Smart Metering: A Status Check
By Khileshwar Kumar Priya.
The power sector is in the throes of a transition. This change is being driven mainly by renewable energy integration, energy storage technologies to support the renewables, and smart meters. By tracking electricity usage round the clock, smart metering facilitates dynamic pricing (raising or lowering the cost of electricity based on need), helping distribution companies (DISCOMs) cut down on commercial losses. Smart meters, which are connected through a web-based system, also promote energy efficiency by helping consumers track energy usage instantaneously.
The Smart Meter National Programme (SMNP), launched by the Government of India in 2017, aims to replace 250 million conventional meters with smart meters by 2022. According to the National Smart Grid Mission (NSGM), as of 17 May 2021, 24,22,120 smart meters have been installed; 75,22,949 are being installed; 8,02,000 meters are in the pipeline; and deployment of 69,26,379 smart meters has been shelved for various reasons.
With such growth in smart meter installation, it is instructive to look at the outcomes vis-à-vis the perceived benefits. According to the SMNP dashboard, smart meters enabled DISCOMs across India to record a 20.5% average increase in monthly revenue per subscriber. Bihar showed the highest increase in revenue collection, i.e., 168.62% (INR 370) increase per month per meter, as of July 2021.
To help streamline future installations and to reap the envisioned benefits, it’s important to take stakeholder experiences into account. One recurring issue with consumers seems to be high smart meter bills — these could be due to consumers underestimating appliance usage, but even penalty costs, defective meters, unit rates, and standing charges can inflate bills. Smart metering also opens up cyber vulnerabilities; major incidents include the sudden illegal disconnection of 12.3 lakh smart meters and unauthorised generation of user IDs (both in Uttar Pradesh).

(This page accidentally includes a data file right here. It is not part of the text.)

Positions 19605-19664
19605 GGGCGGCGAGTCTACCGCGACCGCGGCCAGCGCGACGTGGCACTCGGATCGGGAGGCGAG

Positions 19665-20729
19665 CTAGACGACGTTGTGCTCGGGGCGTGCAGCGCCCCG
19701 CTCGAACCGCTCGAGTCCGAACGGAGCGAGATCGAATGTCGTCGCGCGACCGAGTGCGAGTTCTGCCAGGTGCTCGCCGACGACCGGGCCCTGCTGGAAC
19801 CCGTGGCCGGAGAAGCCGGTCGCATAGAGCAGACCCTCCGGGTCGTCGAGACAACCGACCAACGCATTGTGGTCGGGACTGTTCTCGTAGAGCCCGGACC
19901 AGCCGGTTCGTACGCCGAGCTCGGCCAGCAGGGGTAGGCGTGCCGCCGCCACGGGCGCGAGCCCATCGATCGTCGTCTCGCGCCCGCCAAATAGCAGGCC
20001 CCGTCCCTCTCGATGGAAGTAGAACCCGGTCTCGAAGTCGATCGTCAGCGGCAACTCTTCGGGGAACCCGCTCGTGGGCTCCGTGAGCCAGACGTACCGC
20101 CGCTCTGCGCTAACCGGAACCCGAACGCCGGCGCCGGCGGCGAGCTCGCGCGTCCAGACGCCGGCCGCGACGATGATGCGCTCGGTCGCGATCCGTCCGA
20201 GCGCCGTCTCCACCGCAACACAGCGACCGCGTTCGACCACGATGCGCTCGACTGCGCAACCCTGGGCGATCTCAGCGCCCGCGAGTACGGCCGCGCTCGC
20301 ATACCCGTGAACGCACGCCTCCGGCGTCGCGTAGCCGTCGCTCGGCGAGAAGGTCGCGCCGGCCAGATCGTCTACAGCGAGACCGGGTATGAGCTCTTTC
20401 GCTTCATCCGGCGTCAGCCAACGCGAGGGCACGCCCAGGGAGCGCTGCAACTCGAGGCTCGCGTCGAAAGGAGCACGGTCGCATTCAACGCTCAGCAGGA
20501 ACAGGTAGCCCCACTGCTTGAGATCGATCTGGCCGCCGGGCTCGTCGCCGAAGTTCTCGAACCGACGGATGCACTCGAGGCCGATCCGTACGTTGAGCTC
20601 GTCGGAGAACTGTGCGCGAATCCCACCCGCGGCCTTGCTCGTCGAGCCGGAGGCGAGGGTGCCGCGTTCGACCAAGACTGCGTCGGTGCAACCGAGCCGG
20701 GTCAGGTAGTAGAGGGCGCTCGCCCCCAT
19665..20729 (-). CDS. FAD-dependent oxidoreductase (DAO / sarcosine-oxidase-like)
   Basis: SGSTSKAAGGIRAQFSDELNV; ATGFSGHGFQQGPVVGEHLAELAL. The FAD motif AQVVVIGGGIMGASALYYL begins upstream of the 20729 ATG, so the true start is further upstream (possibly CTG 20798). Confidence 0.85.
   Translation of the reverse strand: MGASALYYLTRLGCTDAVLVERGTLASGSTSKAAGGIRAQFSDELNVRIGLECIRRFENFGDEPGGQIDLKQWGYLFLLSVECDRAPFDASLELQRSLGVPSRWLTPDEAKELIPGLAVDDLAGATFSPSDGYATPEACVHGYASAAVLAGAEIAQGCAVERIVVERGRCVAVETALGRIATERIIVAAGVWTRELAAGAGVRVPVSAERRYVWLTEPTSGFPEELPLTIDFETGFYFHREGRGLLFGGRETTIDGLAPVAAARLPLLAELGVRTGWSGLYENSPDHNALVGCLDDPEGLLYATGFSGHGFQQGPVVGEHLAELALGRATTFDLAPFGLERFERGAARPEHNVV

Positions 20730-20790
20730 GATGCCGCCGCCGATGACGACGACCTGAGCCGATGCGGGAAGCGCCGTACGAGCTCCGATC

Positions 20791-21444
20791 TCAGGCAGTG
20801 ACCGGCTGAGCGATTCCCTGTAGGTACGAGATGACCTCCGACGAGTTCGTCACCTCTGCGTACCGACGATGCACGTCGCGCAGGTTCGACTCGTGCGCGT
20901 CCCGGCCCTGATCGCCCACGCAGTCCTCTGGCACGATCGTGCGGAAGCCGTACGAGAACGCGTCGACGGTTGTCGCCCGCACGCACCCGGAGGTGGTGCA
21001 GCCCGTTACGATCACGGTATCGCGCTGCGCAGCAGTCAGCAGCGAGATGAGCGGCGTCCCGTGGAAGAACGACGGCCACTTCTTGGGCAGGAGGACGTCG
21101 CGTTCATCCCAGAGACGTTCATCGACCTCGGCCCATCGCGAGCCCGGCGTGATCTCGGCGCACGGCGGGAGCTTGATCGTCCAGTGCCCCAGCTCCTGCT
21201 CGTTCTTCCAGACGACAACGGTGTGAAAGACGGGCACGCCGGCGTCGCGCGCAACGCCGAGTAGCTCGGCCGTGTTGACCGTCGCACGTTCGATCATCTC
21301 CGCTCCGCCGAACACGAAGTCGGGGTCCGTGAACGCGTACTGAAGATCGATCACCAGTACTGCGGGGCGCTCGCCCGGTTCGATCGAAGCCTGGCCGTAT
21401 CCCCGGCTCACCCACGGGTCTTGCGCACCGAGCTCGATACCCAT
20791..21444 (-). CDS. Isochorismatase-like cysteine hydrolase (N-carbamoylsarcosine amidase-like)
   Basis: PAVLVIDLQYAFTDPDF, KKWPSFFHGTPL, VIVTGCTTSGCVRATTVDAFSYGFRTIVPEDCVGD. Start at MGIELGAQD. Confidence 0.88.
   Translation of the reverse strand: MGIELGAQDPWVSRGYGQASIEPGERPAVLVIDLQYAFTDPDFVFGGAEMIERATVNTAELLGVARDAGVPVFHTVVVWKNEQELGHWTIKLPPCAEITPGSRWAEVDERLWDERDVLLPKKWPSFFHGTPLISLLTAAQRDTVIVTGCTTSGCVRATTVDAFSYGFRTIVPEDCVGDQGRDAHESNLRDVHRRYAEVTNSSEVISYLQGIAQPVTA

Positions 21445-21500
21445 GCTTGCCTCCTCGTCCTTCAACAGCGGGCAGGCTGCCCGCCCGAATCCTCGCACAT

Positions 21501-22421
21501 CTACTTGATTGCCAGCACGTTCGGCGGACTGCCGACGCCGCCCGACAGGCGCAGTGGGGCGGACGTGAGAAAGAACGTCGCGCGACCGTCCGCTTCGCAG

With so much riding on smart meter deployment, it is concerning that there are data discrepancies in the number of installed meters, and the absence of installation updates on utility portals. For instance, the NSGM portal lists 24.26 lakh installed smart meters, while the SMNP puts the figure at 15.79 lakh.
There is little publicly available information about customer and utility experiences following smart meter installation. Such a large and capital-intensive upgrade of the power system coupled with the conspicuous lack of reliable information and feedback is problematic. Utilities should make comprehensive data on the effectiveness of smart meters public. Only with sufficient stakeholder awareness can the SMNP achieve its ambitious vision.
The author is an intern in the Energy and Power sector.